Ever since I got into photography medium format has been something I've admired from a distance, mainly due to the price. Countless conversations with peers and other photographers lead me to believe that medium format was THE system to use if you wanted the best possible image quality. Over the last few months, I've had the pleasure of being able to test and use the Hasselblad H6D 100c, to determine just how good this system actually is.

To begin, we can have a quick look at the images above, although both have been shot using a 100mm focal length, the difference is very clear. This is because the Hasselblad has a much larger sensor allowing for a much larger angle of view, with the same depth of field of a Tele lens. This is essentially the "medium format look". The colours are the other thing you may notice and how the Hasselblad has much cleaner and detailed colours. The Sony, on the other hand, is quite muddy and muted in comparison. 

There is a slight issue when shooting wide open with medium format and that is the focusing system. With the Sony, it's fairly straight forward in that you can choose where you want to focus using a single point. The Hasselblad, however, relies on focus and recompose. The difference is quite significant with the eye being out of focus. Focus recompose can be effective with Hasselblads "True Focus" mode, however, this method is still not perfect especially if your subject is moving or moves slightly. The flagship medium format cameras are in dire need of a proper focusing system.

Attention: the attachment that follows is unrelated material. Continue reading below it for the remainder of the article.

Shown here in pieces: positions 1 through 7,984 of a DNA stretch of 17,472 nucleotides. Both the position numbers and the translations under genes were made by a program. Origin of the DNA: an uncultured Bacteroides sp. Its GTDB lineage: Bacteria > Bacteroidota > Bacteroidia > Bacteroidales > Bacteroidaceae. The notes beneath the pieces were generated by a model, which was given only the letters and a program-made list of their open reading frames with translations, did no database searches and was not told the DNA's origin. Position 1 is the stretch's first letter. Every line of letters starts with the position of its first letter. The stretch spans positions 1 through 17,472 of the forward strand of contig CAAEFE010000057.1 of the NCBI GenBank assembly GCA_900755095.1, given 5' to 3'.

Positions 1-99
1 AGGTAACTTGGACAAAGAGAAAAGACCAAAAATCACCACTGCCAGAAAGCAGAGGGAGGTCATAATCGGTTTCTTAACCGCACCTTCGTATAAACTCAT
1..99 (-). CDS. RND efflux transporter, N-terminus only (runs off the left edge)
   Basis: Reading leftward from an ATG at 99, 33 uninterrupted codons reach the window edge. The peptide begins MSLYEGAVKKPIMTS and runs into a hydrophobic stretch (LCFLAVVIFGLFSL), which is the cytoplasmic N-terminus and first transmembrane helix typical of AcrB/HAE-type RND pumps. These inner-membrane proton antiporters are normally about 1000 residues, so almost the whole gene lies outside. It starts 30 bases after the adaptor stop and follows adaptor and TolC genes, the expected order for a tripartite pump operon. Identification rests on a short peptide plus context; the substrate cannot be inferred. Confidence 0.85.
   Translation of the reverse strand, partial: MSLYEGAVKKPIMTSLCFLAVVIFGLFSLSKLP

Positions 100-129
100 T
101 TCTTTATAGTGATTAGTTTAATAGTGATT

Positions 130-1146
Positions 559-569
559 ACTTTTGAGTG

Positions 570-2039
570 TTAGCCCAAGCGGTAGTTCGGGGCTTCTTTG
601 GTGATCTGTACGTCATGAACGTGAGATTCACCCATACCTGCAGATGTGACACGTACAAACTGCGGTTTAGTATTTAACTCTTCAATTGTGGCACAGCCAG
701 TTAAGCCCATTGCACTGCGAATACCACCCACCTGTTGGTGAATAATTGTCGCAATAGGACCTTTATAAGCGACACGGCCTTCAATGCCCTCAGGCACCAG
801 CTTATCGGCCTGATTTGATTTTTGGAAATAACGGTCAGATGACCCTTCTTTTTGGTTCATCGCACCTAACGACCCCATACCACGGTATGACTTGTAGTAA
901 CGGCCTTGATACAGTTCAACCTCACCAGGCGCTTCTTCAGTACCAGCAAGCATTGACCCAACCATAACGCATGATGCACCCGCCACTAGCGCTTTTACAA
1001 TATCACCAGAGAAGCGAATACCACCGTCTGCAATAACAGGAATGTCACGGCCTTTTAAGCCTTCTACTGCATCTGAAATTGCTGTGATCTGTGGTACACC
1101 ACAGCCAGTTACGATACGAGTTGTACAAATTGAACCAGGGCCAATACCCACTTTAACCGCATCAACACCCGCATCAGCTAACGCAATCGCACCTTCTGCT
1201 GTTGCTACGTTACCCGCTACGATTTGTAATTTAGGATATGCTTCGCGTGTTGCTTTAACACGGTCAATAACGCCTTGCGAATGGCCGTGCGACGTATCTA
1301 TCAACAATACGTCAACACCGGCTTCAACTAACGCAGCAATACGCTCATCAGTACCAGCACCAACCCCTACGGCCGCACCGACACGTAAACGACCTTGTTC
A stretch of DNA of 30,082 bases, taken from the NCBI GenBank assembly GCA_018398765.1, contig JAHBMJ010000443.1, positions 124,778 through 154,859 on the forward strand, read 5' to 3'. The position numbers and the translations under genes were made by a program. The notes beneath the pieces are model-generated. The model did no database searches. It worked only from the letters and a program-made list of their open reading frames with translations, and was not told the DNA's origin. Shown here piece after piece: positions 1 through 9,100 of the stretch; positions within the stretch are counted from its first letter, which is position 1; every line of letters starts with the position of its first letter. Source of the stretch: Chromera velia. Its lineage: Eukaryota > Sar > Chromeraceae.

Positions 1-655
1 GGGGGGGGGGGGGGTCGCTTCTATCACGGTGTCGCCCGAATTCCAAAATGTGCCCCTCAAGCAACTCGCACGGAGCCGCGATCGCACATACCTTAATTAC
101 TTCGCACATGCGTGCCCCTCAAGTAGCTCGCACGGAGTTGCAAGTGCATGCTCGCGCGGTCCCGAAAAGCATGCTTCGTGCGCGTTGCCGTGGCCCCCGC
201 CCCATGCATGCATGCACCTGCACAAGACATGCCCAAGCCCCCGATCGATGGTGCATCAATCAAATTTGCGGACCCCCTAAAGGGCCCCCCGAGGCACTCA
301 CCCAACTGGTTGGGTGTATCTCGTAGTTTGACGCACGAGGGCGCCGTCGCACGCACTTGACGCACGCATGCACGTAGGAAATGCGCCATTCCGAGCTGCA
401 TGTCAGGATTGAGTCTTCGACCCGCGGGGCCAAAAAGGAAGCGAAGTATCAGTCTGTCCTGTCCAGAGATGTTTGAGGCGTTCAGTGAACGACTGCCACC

The second set of images were shot in a studio with controlled lighting and settings for optimal performance. The left image was shot with the Hasselblad using the 150mm f3.2N and the right is with the Sony A7RII and Canon 100mm Macro. Once again you can see how the colours from the Hasselblad are far more vibrant and detailed due to the 16bit RAW files. Both images have been shot wide open to demonstrate what each lens is fully capable of. Once you zoom into the eye of the soft toy you can see far more detail from the Canon/Sony combination than you can from the Hasselblad system. The lenses from the Hasselblad are much softer and lack a huge amount of detail. This is extremely surprising especially considering the massive price difference. This terrible performance seems to be a common trait of most if not all Hasselblad lenses. 

Although I discussed colours as being a great feature for medium format, it's not something that limits full frame. Taking a look at the images above, the left is again the Hasselblad with the 150mm and the right image was shot using the Canon 5DS with the Zeiss 135mm f2. I don't need to discuss which lens is sharper and more detailed, obviously, it's the Zeiss by a huge margin. The colours, however, are very close and this is simply done by adjusting the white balance and adding a little vibrance. Adding a little bit of vibrance can really shrink the gap between both systems.